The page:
Many of those things have taken place at the federal level, but not all. First of all Massachusetts has a number of rules requiring insurance companies to cover certain procedures and therapies. These should all be scrapped. What insurance companies do and do not cover should be a matter only between them and their customers. If a person wants a plan that covers psychological care, and the company's willing to offer it, then fine. If he doesn't want to have to pay for that, the state shouldn't require it. For my part, I'd be happy with a plan that has a low premium and high annual deductible (say, $7,000) for things that I truly need to preserve my physical health. Others might be willing to pay for a plan that covers more, but if the state requires that plans cover more, then it shouldn't act surprised when people are unable to afford insurance.

Also, hospitals need greater latitude in refusing care for people who a. won't be paying for it, and b. are crying wolf. I know from having worked in hospitals that there are certain classes of "frequent fliers" who are in and out of the hospital constantly, and are either hypochondriacs, or attention-seekers, or drug seekers. Others might have actual physical ailments, but are clearly doing nothing to help themselves - not following doctors' orders, or not getting off the bottle, or whatever. This puts a huge unnecessary drain on hospitals which drives up the cost of care for those who legitimately need it.

And finally, we need tort reform, big time. I generally do not support attempts to put artificial caps on malpractice suits, but it's the system itself that's in bad need of fixing. Its biggest ailment is a jury-selection practice known as peremptory challenges. What this means is that lawyers in a given case can preeemptively dismiss jurors without even having to give a reason. And of course the ones they're going to dismiss are the intelligent ones. They want jurors to whom they can appeal emotionally. We also need to do more to ensure that those who are called to serve, actually do. Currently, the ones who get out of jury duty tend to be those who have talents to offer, because they wind up being the ones with busy schedules (and not to mention the know-how to get out of jury duty). What we're left with, again, are people with little time on their hands, and who often are, shall we say, open to suggestion.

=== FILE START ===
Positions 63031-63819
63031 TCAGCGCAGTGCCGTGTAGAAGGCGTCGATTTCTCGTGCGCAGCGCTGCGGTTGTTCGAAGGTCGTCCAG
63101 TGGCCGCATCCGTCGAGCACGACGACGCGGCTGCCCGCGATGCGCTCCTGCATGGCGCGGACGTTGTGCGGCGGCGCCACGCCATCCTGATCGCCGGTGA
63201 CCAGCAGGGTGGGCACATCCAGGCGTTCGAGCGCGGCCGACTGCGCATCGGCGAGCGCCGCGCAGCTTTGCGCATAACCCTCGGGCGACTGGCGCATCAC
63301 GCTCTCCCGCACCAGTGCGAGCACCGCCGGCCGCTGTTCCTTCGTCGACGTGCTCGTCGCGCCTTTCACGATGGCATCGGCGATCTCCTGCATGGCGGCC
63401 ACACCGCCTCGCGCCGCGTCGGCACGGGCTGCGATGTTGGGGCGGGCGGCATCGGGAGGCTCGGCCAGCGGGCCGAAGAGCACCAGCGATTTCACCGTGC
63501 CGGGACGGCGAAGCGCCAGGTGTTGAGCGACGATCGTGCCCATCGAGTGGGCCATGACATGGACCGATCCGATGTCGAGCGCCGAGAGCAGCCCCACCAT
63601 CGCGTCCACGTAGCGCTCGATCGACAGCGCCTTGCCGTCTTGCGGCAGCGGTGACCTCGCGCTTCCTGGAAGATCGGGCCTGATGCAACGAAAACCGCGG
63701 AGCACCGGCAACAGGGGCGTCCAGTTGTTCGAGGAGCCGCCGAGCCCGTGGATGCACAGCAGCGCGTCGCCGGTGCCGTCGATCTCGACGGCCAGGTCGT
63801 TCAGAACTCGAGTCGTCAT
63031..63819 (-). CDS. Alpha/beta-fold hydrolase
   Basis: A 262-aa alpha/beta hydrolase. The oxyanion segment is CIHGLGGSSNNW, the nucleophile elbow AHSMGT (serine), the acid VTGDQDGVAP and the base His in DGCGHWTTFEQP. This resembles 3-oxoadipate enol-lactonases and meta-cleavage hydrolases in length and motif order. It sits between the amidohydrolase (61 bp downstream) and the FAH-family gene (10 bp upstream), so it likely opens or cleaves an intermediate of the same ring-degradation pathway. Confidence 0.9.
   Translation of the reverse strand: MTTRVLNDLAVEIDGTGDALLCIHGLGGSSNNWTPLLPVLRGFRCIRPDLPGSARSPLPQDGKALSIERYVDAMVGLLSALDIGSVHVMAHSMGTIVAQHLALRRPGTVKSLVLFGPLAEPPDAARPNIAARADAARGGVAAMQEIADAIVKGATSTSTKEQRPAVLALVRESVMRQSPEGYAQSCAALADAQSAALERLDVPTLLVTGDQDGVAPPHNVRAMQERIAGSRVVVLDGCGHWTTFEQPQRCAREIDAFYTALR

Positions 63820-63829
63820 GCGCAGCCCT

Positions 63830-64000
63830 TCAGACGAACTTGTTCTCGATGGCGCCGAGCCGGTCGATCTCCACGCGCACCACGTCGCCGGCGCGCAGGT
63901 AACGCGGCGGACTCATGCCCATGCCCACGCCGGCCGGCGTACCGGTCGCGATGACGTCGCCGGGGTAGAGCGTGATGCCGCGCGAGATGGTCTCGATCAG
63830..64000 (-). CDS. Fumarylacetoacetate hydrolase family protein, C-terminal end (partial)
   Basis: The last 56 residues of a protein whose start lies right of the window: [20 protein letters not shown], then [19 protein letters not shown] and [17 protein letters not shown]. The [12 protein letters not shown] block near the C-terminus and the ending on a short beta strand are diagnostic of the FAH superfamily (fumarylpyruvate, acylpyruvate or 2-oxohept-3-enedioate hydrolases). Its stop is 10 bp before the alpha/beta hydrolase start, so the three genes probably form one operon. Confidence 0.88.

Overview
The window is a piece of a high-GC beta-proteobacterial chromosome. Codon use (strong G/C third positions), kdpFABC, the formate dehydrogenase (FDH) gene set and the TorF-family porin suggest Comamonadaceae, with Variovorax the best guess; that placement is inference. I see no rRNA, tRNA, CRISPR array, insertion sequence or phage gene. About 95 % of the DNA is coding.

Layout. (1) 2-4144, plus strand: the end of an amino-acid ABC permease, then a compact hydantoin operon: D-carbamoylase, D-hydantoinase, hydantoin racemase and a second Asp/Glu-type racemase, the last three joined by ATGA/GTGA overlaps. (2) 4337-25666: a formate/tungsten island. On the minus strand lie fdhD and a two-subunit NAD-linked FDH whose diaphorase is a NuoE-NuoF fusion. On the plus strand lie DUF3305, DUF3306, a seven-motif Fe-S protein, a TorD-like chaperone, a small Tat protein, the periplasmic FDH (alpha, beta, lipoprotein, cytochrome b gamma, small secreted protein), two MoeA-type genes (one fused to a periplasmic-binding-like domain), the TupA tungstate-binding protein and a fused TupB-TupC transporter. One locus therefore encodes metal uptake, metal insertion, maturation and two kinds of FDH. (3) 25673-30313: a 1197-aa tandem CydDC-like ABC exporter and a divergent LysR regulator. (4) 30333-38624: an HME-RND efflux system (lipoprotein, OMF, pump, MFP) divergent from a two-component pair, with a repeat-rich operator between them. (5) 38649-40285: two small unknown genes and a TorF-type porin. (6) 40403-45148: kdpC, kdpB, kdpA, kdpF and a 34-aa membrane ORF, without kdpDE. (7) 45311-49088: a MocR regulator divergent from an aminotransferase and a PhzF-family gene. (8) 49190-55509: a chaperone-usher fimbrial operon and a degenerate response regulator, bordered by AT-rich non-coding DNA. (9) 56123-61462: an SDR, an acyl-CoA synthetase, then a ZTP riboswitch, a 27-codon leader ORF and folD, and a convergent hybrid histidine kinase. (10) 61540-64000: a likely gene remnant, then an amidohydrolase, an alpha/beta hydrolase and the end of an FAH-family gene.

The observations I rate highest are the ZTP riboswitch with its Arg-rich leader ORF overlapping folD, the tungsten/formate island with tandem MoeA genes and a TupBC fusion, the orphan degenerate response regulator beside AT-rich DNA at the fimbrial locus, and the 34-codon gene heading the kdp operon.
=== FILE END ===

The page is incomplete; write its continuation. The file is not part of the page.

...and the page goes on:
Adam
1) Do you support the concept of making health care insurance an individual responsibility? Why or why not?

What is meant by "making health care insurance in individual responsibility". Health care already is an individual responsibility. Most employers offer insurance with benefits, but usually the employee's have to opt-in and pay premiums. Even federal programs like Medicare usually have to be signed up for. Since in the United States every individual already has or does not have insurance at their choice, it's already a case of individual responsibility and your question is a moot point. Is this question asking if governments should criminalize not having health insurance? Please clarify.

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I think this plan, and others like it, misunderstand one basic idea behind insurance. That idea is that insurance is shared risk, where there are winners (those that pay less in and get more out) and losers (those that pay more in than they get in return).

You cannot jump from the statement that insurance is shared risk to the implication that this fact creates "winners" and "losers". The benefits from insurance are not solely to be measured by the benefits paid. I have always had medical insurance and am fairly confident that's its cumulative cost over the years has exceeded the value of the benefits I've received. However, I continue to purchase it and do not regret my past decisions. Obviously, there is some other value I obtain from the insurance. One of these benefits is most easily described as piece-of-mind. I know if something awful were to happy to me, or my family, insurance would help defray this unexpected cost. Knowing this safety net is there, even if I never cash in, has value to me, for which I am willing to pay. The point is, you cannot use a pure cost-in cost-out analysis to say that X percent of people are "losers" in the insurance system. In fact, I argue that given that insurance is voluntary (see above) everyone who has insurance considers themselves a winner. Most people want to share risk and the more that share, the cheaper insurance is for everyone else. (Someone let me know if they're not okay with me saying this without proof.)

Now the question becomes what of those people not in the system. Why are they not in it and why should they be? In other words, is government justified in making them buy insurance?

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Plans such as this basically force those that currently feel they would be losers to become losers under penalty of law.

This statement lumps together three major classes of people who should not be because it confuses detailed analysis.